In this lesson, our instructor Vincent Selhorst-Jones teaches Systems of Linear Equations. Youll learn how about graphs as location of ‘true and systems as graphs. Vincent also goes over three possibilities for solutionsindependent, inconsistent, and dependent. Youll also learn how to solve these types of problems by substitution and elimination. Vincent ends the lesson by going over graphing with a calculator and systems with more than two variables. Five practice questions and one (non) example conclude the lecture.
where A, B, and C are all constant numbers. Notice that each of the variables has just a power of 1, similar to a linear polynomial only having a degree of 1.
A system of equations is a group of multiple equations that are all true at the same time. The solution to a system is some set of variables that satisfies all the equations in the system at the same time.
When we first introduced graphs in this course, we talked about how a graph can be viewed as the location of all points that make the system true. With this idea in mind, we can graph each equation in a system of equations. Wherever they intersect is
a solution to the system because all of the equations are simultaneously true at an intersection.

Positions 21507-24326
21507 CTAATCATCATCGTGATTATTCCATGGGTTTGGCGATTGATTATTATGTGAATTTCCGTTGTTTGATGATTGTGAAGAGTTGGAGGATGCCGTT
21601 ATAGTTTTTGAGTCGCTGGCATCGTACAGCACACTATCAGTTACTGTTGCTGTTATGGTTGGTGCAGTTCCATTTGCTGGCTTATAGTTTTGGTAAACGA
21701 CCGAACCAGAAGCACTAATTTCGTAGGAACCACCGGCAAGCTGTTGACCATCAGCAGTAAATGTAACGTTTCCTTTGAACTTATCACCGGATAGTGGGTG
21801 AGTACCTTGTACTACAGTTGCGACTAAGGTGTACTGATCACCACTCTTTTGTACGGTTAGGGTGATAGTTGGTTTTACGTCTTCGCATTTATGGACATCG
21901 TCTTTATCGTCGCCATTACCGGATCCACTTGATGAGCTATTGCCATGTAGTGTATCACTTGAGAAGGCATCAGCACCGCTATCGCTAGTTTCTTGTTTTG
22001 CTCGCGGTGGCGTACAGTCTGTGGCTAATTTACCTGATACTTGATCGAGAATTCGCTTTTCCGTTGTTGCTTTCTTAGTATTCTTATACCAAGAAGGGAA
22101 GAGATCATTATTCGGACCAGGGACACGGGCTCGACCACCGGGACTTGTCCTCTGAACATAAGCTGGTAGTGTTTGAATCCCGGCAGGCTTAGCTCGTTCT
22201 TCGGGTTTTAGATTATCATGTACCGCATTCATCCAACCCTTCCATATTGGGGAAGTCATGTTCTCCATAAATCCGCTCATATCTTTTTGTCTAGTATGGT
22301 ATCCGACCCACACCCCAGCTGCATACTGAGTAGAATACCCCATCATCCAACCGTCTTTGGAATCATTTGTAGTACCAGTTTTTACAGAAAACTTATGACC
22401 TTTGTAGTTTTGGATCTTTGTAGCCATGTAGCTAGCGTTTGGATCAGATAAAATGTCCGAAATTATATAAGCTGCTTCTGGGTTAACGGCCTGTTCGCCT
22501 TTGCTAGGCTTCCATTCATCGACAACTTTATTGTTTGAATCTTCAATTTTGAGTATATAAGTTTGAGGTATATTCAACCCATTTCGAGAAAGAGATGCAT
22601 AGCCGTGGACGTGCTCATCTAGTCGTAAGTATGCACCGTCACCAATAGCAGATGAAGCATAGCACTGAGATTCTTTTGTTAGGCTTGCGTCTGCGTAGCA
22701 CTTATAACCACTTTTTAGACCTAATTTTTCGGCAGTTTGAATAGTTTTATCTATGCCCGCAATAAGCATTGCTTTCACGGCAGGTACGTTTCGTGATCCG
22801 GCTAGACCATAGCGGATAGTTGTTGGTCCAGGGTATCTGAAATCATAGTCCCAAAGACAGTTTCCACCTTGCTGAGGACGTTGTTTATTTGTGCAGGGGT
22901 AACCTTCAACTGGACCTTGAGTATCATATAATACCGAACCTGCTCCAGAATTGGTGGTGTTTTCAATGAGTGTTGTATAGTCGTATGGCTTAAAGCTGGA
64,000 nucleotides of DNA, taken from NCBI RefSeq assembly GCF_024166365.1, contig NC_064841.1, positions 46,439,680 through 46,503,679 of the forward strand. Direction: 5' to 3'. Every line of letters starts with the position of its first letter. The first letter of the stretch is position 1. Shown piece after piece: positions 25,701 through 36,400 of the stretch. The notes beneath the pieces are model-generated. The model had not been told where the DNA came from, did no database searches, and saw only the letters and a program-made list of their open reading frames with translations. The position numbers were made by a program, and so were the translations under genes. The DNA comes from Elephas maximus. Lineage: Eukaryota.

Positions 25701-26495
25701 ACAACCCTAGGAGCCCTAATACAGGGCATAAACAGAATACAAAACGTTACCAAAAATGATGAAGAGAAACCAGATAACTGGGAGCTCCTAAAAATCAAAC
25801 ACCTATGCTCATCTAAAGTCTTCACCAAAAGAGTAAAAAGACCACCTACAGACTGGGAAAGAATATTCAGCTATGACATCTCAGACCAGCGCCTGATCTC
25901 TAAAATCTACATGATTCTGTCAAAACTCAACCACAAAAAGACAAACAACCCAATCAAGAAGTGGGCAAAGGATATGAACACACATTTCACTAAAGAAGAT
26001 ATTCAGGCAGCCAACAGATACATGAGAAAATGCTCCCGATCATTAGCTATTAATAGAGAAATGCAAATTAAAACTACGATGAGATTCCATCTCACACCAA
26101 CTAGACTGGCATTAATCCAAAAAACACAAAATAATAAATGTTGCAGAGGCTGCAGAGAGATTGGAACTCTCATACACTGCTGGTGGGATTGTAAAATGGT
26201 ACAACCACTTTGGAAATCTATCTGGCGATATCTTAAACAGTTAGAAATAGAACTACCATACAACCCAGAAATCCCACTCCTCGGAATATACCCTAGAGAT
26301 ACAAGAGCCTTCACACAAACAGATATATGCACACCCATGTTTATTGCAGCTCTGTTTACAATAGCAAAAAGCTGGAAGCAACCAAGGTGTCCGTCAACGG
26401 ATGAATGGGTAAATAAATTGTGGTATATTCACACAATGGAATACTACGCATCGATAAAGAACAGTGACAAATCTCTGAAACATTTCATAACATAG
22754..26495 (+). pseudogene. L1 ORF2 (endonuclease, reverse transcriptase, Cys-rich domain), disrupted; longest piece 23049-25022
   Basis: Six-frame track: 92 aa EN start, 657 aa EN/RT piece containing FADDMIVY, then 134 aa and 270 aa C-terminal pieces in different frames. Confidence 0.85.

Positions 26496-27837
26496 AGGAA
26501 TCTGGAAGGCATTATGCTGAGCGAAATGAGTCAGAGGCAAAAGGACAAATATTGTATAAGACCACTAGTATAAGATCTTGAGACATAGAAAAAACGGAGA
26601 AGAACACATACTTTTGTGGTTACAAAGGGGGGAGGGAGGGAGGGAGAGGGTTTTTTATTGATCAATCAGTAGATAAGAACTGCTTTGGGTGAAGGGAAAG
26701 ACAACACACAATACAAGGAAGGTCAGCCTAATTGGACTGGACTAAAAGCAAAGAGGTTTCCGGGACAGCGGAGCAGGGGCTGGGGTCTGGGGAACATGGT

There are three possibilities when solving a system of linear equations:
1 Solution-Independent: the equations only agree at one location;
0 Solutions-Inconsistent: it is impossible for the equations to agree;
∞ Solutions-Dependent: the equations agree at infinitely many locations (they are overlapping);
A system of linear equations can be solved by substitution: solving for one variable in terms of the other(s), then "plugging in". This gives an equation we can solve normally, then go back and find the other variable(s).
A system of linear equations can also be solved by elimination: adding a multiple of one equation to the other equation(s) to eliminate variables and give an equation that can be be solved normally.
When working with either of the two above methods, it's possible for the system to be any of the three types mentioned above. Here's how to tell which type you're working with:
Independent (1 solution): The system solves "normally" and you get values for the variables.
Inconsistent (0 solutions): While solving, you get an impossible equation (like 5=8).
Dependent (∞ solutions): While solving, you get an always true equation (like 7=7).
If you have access to a graphing calculator, you can also find the solutions to a system of equations by graphing all the equations, then find any intersection points using the calculator.
If a system of linear equations has more than two variables, the above methods (substitution and elimination) still work great. They become more time-consuming the more variables we have to solve for, but there is no issue in using them for any arbitrary
number of variables.
Systems of Linear Equations
Lecture Slides are screen-captured images of important points in the lecture. Students can download and print out these lecture slide images to do practice problems as well as take notes while watching the lecture.